Right now this probably seems to be a terrible idea. But in however many years, when she's written a few more books of (possibly) varying genres, we'll probably applaud the decision she made with this book. If she DID write another Children's book, even if her heart was in it, it would be even harder for her to break out of it later. After writing this, I'd actually argue that this was probably a fantastic branding idea in terms of planning ahead, because now she can write whatever the fuck she wants and no one will shout and say "BUT IT'S NOT KIDS FICTION!" ;)

  • http://twitter.com/JanetBrent Janet Brent

    that’s one of the things people may not realize about branding when they’re living it.. you tend to start putting yourself in a box. is it the right kind of box you want to be in??

    • http://www.marsdorian.com/ Mars Dorian

      Yeah, it’s a really important decision. Everyone labels everything. I’d rather watch closely which label I slam on myself – and make sure it sticks both on me and the people who “experience” me and my work.

  • http://twitter.com/JetSetCitizen John Bardos

    Hey Mars,

    Interesting perspective. I think celebrities often get typecast as one style of actor, or in this case author. It can be very hard to break out of that.

    I’ve never watched or read any of the Harry Potter series, nor the new book, but if I were J.K. Rowlings and I wanted to completely change my audience and writing style, I think I would probably write something that is the complete opposite of my previous work as well.

    The fact that the new book is so controversial, shows that this tactic is working for her. She doesn’t have to be the Harry Potter author for the rest of her life. She is reinventing herself to focus on other topics and writing styles that she finds interesting. That is very cool in my mind. :-)

    • http://www.marsdorian.com/ Mars Dorian

      John, interesting view, and yeah, being a billionaire certainly allows for these options. But if you’re smaller, much much much smaller, it would be difficult to move on – UNLESS you have established right from the get-go that you do things differently and in a surprising matter (e.g. Tarantino )

  • http://twitter.com/AnnieAndreHacks Annie Andre

    Mars,

    I think from the perspective of the customer expecting something similar to JK’s Potter series but in an adult version it may be bad. But.. from the perspective of a person who’s trying to live her own truth or try new things. She should just go for it.

    there are going to be naysayers. It’s just a fact of life. We all try to comply in this lives maybe a little too much. It’s when we step outside that we get criticized.
    So yes from a branding stand point maybe it’s bad. But maybe she’s at a different point in her life maybe she just wanted to give it a try despite all the possible back lash.

    I give her Kudos for doing it…

    • http://www.marsdorian.com/ Mars Dorian

      Annie, of course she has ALL the right in the world to just go for it, and she did.
      I’m just thinking – if you build an incredible loyal and rabid fans base that goes into the millions, you have soo much influence (and even responsibility) to create something awesomely new that doesn’t go against the core of everything you stood before.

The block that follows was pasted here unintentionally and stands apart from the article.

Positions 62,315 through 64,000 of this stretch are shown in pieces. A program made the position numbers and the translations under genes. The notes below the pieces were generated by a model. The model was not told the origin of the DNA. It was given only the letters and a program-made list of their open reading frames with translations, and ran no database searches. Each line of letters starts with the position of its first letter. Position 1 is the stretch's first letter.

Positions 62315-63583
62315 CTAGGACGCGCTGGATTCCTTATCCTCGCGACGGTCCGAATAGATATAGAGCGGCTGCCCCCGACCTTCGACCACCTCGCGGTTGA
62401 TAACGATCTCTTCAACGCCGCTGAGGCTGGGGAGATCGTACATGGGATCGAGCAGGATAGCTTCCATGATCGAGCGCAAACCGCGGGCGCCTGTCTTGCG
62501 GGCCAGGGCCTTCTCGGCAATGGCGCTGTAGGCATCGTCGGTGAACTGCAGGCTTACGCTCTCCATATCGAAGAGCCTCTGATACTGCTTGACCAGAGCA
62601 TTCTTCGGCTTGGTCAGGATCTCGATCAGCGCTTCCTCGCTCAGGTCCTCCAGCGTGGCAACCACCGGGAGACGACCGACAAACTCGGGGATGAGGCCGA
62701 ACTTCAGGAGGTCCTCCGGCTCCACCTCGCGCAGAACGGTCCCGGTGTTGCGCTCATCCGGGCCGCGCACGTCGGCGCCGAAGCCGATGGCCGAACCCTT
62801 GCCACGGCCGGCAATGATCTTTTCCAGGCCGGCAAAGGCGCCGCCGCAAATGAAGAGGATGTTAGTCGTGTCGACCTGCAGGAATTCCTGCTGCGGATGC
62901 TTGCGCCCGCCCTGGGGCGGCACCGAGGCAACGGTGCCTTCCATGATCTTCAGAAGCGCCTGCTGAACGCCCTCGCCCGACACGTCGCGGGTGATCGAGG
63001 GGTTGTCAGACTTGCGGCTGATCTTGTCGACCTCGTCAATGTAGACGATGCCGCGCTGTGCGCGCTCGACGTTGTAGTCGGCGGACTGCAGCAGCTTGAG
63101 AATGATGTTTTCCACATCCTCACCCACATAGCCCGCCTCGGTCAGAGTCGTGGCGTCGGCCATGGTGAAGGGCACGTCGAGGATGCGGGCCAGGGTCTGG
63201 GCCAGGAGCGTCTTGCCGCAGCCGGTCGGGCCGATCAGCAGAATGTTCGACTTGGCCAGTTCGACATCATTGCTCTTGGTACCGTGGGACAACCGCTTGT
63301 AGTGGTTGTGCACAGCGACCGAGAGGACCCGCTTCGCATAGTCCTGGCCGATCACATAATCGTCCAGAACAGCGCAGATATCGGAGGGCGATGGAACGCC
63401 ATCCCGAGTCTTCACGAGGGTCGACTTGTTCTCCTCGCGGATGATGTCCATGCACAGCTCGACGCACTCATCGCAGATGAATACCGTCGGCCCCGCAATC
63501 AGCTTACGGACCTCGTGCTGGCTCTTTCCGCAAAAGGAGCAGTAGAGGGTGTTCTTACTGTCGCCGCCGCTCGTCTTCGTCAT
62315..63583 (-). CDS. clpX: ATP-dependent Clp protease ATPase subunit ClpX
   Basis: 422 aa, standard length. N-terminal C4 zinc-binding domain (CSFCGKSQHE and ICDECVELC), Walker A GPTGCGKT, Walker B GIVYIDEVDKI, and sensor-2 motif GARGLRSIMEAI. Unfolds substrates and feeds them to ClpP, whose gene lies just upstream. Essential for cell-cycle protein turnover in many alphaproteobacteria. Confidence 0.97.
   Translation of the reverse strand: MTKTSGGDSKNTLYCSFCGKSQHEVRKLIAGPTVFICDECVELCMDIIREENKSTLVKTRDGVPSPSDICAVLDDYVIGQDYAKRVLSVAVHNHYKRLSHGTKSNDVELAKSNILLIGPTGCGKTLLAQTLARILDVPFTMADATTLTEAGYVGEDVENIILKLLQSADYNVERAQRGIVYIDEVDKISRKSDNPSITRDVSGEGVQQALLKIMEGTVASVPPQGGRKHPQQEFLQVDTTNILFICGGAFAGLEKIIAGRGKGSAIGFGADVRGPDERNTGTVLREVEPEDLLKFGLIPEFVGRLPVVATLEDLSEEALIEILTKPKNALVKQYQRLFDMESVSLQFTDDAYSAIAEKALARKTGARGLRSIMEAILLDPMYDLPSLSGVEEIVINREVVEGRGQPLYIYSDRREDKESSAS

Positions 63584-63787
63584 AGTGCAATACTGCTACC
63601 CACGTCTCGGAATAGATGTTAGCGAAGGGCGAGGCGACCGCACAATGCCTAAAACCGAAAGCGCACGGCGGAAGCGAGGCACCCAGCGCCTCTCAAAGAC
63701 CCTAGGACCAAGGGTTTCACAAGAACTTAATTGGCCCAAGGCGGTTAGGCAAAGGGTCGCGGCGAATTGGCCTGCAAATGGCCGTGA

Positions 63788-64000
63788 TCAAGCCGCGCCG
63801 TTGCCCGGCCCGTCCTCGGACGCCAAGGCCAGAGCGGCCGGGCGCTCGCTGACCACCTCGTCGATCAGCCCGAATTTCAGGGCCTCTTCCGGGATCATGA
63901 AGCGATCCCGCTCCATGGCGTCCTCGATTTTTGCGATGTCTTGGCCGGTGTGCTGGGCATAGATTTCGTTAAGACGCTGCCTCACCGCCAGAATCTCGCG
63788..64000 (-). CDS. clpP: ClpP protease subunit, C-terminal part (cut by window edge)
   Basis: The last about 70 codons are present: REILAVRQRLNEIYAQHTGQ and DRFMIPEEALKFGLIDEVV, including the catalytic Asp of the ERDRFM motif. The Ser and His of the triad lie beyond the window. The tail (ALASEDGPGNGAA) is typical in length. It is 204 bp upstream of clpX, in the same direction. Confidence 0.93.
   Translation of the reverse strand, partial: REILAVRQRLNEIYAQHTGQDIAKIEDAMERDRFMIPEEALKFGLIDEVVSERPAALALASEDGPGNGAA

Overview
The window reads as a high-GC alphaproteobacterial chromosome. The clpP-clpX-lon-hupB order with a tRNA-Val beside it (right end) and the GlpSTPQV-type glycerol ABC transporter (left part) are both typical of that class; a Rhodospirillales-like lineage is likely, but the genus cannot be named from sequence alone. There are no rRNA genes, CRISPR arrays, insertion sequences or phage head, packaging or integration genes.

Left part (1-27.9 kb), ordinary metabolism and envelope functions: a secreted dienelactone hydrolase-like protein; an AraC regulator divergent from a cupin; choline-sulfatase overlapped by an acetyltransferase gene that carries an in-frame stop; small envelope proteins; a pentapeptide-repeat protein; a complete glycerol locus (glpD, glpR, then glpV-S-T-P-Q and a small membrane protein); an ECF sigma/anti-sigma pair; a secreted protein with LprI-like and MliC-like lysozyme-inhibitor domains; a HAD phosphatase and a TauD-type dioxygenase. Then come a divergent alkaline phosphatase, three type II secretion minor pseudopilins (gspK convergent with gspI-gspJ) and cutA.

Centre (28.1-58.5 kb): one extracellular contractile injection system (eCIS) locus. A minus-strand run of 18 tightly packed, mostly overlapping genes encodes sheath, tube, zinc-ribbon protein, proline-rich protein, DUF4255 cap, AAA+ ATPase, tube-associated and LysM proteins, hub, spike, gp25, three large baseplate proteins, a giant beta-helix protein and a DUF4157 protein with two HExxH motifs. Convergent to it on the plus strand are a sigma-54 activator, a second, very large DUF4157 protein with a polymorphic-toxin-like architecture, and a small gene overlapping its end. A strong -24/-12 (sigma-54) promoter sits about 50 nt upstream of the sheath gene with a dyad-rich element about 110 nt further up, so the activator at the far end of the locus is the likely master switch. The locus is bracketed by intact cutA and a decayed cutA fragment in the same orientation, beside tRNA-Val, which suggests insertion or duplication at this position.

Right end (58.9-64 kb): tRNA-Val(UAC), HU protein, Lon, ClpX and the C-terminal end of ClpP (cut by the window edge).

• http://twitter.com/AnnieAndreHacks Annie Andre

        Wow mars, I’m surprised you would say that. Are we not all allowed to be who we want to be and change course no matter what our fan base is. I get your point of view. But should she really just stay the course just because her fans expect it? Must she be type cast into this one genre? will you stick with your brand and never change if you are unhappy with it> what if one day you decide you want to do something different.?

        • http://www.marsdorian.com/ Mars Dorian

          not at all – you should (and must) evolve, but why would you create something so drastically different after your huge success that pretty much misrepresents everything you stood before ? I think in her case she could have created a less hardcore renaissance.

  • http://twitter.com/Phaseling Michael Henderson

    Whenever I think Disney, I think Mickey Mouse, Lion King, Jungle Book… What I don’t think of is Pirates of the Caribbean. But it is! It’s an old original story that was redone by Johnny Depp (and co), just like Robin Williams got to do Hook long before that. So this shift happened gradually. Disney still has its roots firmly planted in those iconic stories that made it great, but it branched out, touched different audiences in new ways, and started shaping its brand’s image.

    What Disney didn’t do, is just say “Screw Mickey Mouse, let’s do something new.” Like Mars was saying with the porn example. Disney built around their core, and told everyone “We can be more than we are today, but we must stay true to our foundation.” Just like JKR should have written probably a couple short novels that drew toward a new audience.

    Instead, JKR decided to lash out like an angry teenager cutting her wrists for the first time.

    • http://www.qaqn.com/ Daniel M. Clark

      Whenever I think Disney, I think Pulp Fiction.

      Because they have a ton of subsidiaries now, most of which are not in-line with the core values and image that you describe.

  • Angela

    She tried something different and maybe it tanked (I haven’t read it so I don’t know how good or bad it is)…but so what. I agree with Sarah Bates…Harry Potter is the brand. Stephen King write extremely well in different genres. Also the women who gave her kid the book for her birthday is spectacularly dim. How do you not check the contents of a book (no matter who it’s by) before giving it to your 8-year-old to read?